Creativity is what I do for a living. I have been hired as a photographer, filmmaker, poet, image consultant, journalist… you name it, I’ve been asked. And while these things in general seem more ‘fun’ to many people – I still need to pay rent, buy groceries and keep myself going. After a while, 50 hours a week of ‘fun’ activities is still work and still requires discipline and education, personal and financial investment. Though the (vague, and often false) promise of ‘exposure’ can be tempting, doing work for free takes time away from work that could be covering my basic living expenses and that has to be priority for professionals in every field.
So here’s a basic guide, as I see it, though it may be different for you.
Work can be divided into four main fields: commercial, service, non-for-profit and individual.
1. COMMERCIAL WORK
Commercial work is that where the client turns a profit. This is any scenario where the use of my labour assists the company in continuing to turn a profit. In my case, that usually means advertising, however sometimes it is work which helps the company run more efficiently or more profitably. The logic is this, companies should invest in their future. There is no sense in asking artists to invest in someone else’s profit, gratis.
The word exposure is thrown around a lot. My personal belief is that unless you’re exhibiting my work to over 500,000 people, the exposure won’t actually substantially increase my business. And in the case you ARE exhibiting to over 500,000 people, my work is providing the client exposure and this should be paid for. After all, the secretary, the project manager, the art director, the IT department, the higher management and even the courier is being paid. He who creates the content deserves his portion of the budget.
I will charge you a reasonable rate, and do the job at a quality you expect of me, and we will get along great! If I were to work for free, do you think you’d be getting the same value? If you hire a university graduate with no experience for no money, will you get the same value?
(Note: if you DO get the same value from a university graduate with no experience, you should pay him TOO, so that he can build the career he has a talent for.)
In short, if the person who gives the creative brief is paid, so should be the person who actually delivers to the brief.
2. PROVIDING A SERVICE.
Similar to commercial but without a profit aspect, this is very simple. You pay a plumber to do your pipes. You pay an electrician to wire your house. You pay a barista to make you coffee. You pay for every other thing in life.
Creative work is a service, even though it looks like fun. We love our jobs, but we also work hard and for hours. Many of us have studied hundreds of ours at graduate and post-graduate level, to understand the craft enough to be worth paying. Your project is your baby, and we will care and nurture it for you, but like a babysitter we need to be compensated.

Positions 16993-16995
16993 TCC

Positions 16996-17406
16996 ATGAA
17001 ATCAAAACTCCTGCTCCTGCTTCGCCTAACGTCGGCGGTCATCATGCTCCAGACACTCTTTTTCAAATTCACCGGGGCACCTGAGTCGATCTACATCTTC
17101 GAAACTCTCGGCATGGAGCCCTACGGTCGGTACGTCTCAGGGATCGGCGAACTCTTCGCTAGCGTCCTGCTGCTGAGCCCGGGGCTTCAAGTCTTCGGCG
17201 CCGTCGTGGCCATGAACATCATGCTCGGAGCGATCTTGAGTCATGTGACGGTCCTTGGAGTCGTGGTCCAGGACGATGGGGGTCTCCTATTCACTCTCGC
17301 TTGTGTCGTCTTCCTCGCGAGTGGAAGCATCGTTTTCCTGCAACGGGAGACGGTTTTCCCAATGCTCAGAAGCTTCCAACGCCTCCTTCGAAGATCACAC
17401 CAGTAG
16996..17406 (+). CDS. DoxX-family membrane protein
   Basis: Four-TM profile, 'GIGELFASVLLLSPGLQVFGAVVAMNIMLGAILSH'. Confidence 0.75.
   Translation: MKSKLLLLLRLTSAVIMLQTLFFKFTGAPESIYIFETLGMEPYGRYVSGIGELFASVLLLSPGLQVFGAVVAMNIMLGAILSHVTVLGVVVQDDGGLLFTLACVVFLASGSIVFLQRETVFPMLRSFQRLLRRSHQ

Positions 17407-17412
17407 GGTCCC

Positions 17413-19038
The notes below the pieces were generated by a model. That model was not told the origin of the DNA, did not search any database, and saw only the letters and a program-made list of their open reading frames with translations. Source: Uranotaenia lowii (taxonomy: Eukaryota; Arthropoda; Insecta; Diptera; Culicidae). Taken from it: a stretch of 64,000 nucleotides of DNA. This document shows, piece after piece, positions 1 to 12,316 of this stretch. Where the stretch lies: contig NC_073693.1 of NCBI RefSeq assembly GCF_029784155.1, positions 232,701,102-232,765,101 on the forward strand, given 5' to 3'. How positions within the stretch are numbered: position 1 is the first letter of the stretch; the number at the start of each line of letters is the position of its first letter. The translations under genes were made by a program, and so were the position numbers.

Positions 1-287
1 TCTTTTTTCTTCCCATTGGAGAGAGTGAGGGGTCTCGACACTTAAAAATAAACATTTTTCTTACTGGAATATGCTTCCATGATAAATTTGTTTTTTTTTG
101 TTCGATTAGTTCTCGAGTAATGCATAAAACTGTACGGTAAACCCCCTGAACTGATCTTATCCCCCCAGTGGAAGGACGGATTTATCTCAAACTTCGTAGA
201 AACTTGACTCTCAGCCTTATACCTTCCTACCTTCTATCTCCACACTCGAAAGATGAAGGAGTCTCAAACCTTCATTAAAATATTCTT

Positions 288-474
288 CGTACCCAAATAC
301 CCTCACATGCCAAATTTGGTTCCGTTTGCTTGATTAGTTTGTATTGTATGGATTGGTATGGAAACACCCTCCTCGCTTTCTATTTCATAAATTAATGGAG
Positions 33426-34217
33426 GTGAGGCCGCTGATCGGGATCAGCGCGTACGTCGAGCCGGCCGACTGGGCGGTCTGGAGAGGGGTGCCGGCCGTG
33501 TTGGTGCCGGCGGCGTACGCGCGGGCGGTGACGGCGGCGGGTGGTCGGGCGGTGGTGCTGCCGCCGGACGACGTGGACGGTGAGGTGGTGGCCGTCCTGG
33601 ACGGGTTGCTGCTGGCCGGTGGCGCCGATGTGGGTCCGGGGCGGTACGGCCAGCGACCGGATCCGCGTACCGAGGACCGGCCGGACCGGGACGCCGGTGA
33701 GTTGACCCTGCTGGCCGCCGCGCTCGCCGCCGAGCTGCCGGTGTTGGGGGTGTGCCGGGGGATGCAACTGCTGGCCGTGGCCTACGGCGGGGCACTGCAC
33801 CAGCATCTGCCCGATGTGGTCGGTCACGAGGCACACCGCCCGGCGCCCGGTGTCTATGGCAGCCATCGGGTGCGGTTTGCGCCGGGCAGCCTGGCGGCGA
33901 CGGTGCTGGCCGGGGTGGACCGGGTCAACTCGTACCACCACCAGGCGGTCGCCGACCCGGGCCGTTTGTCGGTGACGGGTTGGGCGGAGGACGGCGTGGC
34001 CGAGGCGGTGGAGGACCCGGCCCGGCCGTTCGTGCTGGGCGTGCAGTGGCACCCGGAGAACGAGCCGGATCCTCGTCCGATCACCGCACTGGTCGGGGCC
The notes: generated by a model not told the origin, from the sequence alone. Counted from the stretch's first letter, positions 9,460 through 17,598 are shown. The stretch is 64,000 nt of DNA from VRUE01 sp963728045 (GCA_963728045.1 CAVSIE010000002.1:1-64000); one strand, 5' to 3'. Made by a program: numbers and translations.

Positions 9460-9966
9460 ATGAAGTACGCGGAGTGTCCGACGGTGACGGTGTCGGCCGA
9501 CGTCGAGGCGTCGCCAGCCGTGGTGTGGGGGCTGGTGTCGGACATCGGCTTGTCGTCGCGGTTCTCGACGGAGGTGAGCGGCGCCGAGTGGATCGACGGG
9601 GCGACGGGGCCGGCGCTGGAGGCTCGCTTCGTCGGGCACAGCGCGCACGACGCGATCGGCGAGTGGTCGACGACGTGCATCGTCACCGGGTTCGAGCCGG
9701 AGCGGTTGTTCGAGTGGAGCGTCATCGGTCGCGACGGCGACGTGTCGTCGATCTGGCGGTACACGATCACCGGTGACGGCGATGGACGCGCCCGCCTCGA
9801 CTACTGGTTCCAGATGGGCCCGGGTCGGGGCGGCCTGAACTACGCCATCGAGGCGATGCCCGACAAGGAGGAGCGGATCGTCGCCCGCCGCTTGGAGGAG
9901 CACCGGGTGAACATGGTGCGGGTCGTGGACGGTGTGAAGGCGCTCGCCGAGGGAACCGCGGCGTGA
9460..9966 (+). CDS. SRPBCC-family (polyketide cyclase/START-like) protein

3. NOT FOR PROFIT
This one can be tricky to navigate because it involves the heart strings, but it doesn’t need to be.
I, like many artists, take on some pro-bono work for not for profit organizations I feel strongly about. In the same way that people help out their church community, or volunteer for other organizations. The output is not always similar to other volunteers, but our work contributes to the success of the organization, and therefore helps achieve the cause.
However, I choose which organizations I volunteer for, as with any other volunteer. A lack of profit means you need a volunteer, NOT that you shouldn’t pay the creative you want. What this means is, you might have to look harder to find someone whose values line up with yours, but you’ll get someone whose heart will be in the project.
Personally, I believe that in a situation where a not-for-profit has a budget for six figure CEO salaries and such things, they should also have a budget for outsourcing creative work.
4. INDIVIDUAL PROJECTS
By individual, I mean projects which are MY projects or collaborations of my design. These projects often cost money, and no-one gets paid, but the participants agree upon mutual benefits. Portfolio work is a really good example. Those projects are OUR babies, and we expect to look after them ourselves.
I also use this category for favours for friends. My sense of community, family and friendship is important and there needs to be a space for that. But I also need to factor it into my life and schedule. Asking a creative friend for a favour and free work is fine, if you’re cool with them not having the time immediately. Expecting them to always work for free is like turning up to your dentist friend’s office and refusing to pay afterwards. I’m sure he likes you a lot, but time is money, as are resources, insurance, and equipment. Every job I do for friends has to fit in my schedule of paid work, or I don’t make rent.
I reserve the right to work for free, for whatever reason, but in doing so, I reserve the right to prioritise and stipulate what I can feasibly do without charging.
This sounds really harsh, or that I don’t like to look after my friends but the truth is I do this kind of work a lot. If I were not to have boundaries on it, I’d have a lot of friends and nothing in the fridge.
Again, you wouldn’t make friends with the manager of your local supermarket and start asking for free groceries. However, he might give you a special discount as a favour. In fact, the discount model is what I use more often than not, to stick to my hourly rates and maintain the value of my work, while being able to help people out when I want.
To conclude, I consider this a document I can forward to those who demand free work, and those who steal my work without my permission. I hope it’s clear enough and I apologise that by attempting to be clear, I may have lost some tact and diplomacy in doing so.